Legal Affirmative Action

Promoting diversity in the workplace may be legally required.


Promoting diversity in the workplace serves business concerns that include recruiting and retaining the most qualified candidates and responding to the needs of customers in the global marketplace. In some circumstances, affirmative action to promote the hiring of minority and women candidates is required to receive federal government funds or to contract to provide goods or services to the federal government. For such contractors, affirmative action does not require the contractor to hire someone who is not qualified for the job nor does it require the establishment of quotas. It does require that the contractor’s managers consider its affirmative action obligations when making hiring, promotion, and termination decisions. Here are a few additional considerations:

Determine whether your company is a federal contractor. All contractors and subcontractors with 50 or more employees and government contracts or subcontracts of $50,000 or more must comply with Executive Order 11246 and develop a written affirmative action plan. For example, a motion picture studio that sells DVDs to the military in an amount over $50,000 must comply with the Executive Order. Similarly, a subcontracting garment company that makes clothes ultimately for the military in an amount of $50,000 or more also must comply. It is important, therefore, that an analysis be made of the company’s revenue stream to determine whether it is a “contractor” or “subcontractor” for purposes of Executive Order 11246.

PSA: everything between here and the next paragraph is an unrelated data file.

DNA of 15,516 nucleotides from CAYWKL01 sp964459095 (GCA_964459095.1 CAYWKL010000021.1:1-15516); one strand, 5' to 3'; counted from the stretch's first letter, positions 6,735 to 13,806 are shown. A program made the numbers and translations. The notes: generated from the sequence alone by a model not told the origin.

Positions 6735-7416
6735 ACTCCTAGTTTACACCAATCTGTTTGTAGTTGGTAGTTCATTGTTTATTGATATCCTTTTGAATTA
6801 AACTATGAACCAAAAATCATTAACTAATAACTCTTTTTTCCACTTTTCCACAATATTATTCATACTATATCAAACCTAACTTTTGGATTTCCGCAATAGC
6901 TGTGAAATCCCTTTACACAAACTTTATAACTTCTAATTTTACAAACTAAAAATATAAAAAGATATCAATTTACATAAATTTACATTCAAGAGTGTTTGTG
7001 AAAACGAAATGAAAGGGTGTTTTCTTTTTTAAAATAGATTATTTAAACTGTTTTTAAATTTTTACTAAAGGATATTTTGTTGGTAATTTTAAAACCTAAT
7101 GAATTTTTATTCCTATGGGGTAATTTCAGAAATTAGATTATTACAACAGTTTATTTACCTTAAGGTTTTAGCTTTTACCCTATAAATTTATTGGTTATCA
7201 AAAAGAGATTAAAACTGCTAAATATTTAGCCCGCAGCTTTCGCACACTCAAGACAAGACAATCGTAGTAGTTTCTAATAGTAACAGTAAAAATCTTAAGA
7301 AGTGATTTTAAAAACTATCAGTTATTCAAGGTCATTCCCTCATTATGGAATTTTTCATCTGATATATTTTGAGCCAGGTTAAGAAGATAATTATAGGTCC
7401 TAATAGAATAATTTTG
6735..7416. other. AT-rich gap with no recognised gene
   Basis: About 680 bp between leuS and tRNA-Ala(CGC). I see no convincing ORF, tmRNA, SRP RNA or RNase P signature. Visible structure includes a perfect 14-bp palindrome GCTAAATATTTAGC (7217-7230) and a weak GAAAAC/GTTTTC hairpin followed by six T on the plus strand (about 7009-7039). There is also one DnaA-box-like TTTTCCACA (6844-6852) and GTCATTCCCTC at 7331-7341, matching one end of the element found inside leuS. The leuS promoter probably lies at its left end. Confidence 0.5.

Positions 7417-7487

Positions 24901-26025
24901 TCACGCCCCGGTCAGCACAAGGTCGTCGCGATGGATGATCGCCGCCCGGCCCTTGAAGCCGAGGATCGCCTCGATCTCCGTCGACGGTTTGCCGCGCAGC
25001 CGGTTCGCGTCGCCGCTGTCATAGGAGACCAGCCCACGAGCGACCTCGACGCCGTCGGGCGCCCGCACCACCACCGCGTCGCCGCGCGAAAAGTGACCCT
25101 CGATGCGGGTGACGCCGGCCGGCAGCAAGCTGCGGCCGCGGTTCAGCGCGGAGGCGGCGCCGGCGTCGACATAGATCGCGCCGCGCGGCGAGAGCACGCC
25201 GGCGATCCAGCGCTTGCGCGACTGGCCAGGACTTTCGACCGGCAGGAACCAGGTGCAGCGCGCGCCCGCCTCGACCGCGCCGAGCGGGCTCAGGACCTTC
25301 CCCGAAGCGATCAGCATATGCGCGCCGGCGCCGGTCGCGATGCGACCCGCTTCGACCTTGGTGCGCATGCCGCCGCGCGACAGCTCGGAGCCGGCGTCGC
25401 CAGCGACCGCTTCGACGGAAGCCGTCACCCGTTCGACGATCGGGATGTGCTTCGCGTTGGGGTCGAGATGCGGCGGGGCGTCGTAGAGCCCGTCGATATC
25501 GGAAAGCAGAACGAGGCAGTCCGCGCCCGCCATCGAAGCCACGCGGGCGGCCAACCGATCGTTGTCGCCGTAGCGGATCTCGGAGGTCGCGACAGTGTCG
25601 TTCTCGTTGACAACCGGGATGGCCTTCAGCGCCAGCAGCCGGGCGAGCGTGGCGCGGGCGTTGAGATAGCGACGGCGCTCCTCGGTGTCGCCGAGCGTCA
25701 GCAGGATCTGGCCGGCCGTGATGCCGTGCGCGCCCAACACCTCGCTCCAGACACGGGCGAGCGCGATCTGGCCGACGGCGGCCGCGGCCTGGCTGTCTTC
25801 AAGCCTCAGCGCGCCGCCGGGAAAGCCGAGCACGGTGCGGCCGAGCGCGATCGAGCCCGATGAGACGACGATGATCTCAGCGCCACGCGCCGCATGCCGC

Prepare an affirmative action plan. If the company is subject to the Executive Order, it must prepare a written affirmative action plan. The plan must include, among other things, an analysis of the contractor’s workforce by race/ethnicity and sex, a determination of whether the contractor is underutilizing minorities or women in any job groups, and the establishment of goals and timetables for correcting any underutilization. These obligations are enforced by the Office of Federal Contract Compliance Programs (OFCCP). If the OFCCP finds that a contractor has violated its affirmative action obligations, it can order that the contractor be barred from any future federal contracts until it is determined to be in compliance.


About the author

Emma Luevano

Emma Luevano is a regular contributor to on legal issues relevant to small and medium business. She is a partner at the law firm Mitchell Silberberg & Knupp LLP ( who advises and represents management on labor and employment matters, including sexual harassment and other forms of discrimination, public policy violations, wrongful termination, class action wage and hour issues,and retaliation.